In honor of our March Membership Month, and as a special thank you to our members, we wanted to share the movie Sanctity of Sanctuary featuring Paul Strauss Equinox farm. The true story and documentary highlights how the United Plant Savers Botanical Sanctuary came into fruition and thus sparked the Botanical Sanctuary Network.
Take the time for this streaming opportunity to watch, be inspired and share the mission with your community of the importance of becoming a PLANT SAVER...
United Plant Savers membership fees is our solid source of funding with out membership dollars we would not exsist. We are the collective consciousness through the thoughtful gift of 35.00 from members across North America. Plant conservation is not easy to fund or popular in the grant world, and in all honesty we are membership driven, not just by the 35.00 but by the inspiring work of our members who tend sanctauries in thier back yards, who teach others around them, who harvest medicine sustainably and who ask important questions when buying herbal products.
Please take this month to renew your membership, encourage others to join, and set intention for you plant works as we look towards the return of spring!
Native Hawaiian Sandalwood is extremely vulnerable to overharvesting and risk of extinction due to the fact that it takes more that 40 years to mature, and harvesting involves taking the entire tree. Furthermore the sandalwood tree is a hemi-parasite species meaning that it needs to grow along with certain host plants making it a very tricky species to reforest successfully.
Sandalwood’s extraordinary fragrance, versatility, and medicinal properties have put it in high demand for centuries, all over the world. This is why Hawaii’s native sandalwood population was almost completely decimated during the infamous sandalwood trade that took place during 1815-1825.
Despite this terrible time in Hawaii’s history, Hawaii still remains the only region in the world where sandalwood is being commercially harvested with out regulation. Native Hawaiian Sandalwood represents a quarter of the diversity of the genera Santalum. Six separate species are found through out the islands, and within these species are several unique varieties, all endemic to the Hawaiian Islands. Santalum freycinetianum var.
Lanaiense has already been officially recognized as endangered. Therefore UpS has added the six native species S. pyrularium, S. involutum, S. freycinetianum, S. haleakalea, S. Paniculatum, S. elliticum to the 'At-Risk' list, in an effort to…
Forest Botanicals: Working Together to Build a New Supply Chain was a “first of its kind” event that United Plant Savers held in November with support from Mountain Rose Herbs, Penn State, PCO and Virginia Tech.
How much longer can the ecosystem support the constant wild harvest of native woodland botanicals? Do we know who is harvesting and where are forest botanicals are being harvested? The new PCO forest grown verification program encourages "conservation through cultivation' as a solution of sustainability, quality and ethics. The new PCO program that allows woodland farmers of medicinal plants to be verified is perfectly synced with another new project “Appalachian Beginning Forest Farmer Program: Growing Opportunities Beneath the Canopy”. United Plant Savers is one of several collaborators that will be apart of a 3-year funded USDA program to train future forest farmer in how to become growers of native medicinal plants within the Appalachian region. If you are interested in knowing about future workshops/webinars and getting connected to the new network of forest farmers then please email your information to email@example.com. For those that attended and for those that are interested here are the powerpoints presented from the workshop in PDF format.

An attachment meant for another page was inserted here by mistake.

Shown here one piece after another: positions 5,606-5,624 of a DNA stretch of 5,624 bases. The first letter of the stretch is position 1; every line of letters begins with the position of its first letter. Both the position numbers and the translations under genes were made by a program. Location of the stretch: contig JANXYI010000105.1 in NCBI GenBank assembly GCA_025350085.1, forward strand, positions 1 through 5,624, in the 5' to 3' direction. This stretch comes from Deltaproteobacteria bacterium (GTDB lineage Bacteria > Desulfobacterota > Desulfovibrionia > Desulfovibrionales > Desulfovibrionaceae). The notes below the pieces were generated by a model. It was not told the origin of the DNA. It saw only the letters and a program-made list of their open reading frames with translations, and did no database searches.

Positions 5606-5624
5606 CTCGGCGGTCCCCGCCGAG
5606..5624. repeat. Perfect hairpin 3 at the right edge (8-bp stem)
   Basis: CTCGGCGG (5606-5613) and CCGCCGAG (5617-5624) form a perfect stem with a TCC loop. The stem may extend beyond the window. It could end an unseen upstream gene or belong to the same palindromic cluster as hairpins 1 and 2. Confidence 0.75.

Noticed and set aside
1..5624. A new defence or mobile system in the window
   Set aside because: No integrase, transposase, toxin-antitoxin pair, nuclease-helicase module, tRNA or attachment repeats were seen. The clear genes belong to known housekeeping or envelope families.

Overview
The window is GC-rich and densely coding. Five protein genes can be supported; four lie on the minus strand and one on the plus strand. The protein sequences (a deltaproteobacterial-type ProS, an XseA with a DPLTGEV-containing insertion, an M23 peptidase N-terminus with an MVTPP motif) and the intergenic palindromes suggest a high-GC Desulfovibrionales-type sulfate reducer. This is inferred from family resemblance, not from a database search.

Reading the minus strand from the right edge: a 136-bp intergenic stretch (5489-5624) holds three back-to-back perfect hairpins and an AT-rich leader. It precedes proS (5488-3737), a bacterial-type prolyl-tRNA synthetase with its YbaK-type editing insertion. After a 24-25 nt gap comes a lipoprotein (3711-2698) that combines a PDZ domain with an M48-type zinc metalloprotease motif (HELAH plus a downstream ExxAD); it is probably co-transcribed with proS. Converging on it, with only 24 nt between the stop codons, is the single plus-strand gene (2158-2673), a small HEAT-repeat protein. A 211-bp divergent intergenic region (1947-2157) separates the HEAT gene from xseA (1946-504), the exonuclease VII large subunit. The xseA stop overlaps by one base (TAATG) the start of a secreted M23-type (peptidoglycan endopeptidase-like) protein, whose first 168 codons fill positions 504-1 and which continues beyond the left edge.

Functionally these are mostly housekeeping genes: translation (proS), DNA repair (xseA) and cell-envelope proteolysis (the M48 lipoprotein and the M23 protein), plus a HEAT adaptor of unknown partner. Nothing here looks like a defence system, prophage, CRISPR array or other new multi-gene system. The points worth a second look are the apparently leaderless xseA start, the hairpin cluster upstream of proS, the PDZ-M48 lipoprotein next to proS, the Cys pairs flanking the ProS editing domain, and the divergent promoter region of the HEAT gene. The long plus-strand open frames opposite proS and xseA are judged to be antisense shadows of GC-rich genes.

Sassafras Camp adjacent to the Goldenseal Botanical Sanctuary is an outdoor nature and arts camp focused on environmental and ecological education, theater, yoga, art, music, games, and play. 2015 highlights were studying macroinvertebrates and water quality, medicinal plant study and salve making, arrowhead class, Native American storytelling and theater performances, basket making with Japanese Honeysuckle, daily yoga and meditation, fresh pasta making and healthy food education, many art projects including mask making and costume design, and cooperative games that encouraged the bonding of the entire camp family. …
Do you have someone or an organization in mind that you would like to nominate for the Medicinal Plant Conservation Award? If so send an email and tell us why. Nominations should be emailed to firstname.lastname@example.org
Call for Articles
Time is running out! We want to include YOUR article in the next Journal of Medicinal Plant Conservation. Deadline for submissions: January 10th, 2018 for details click here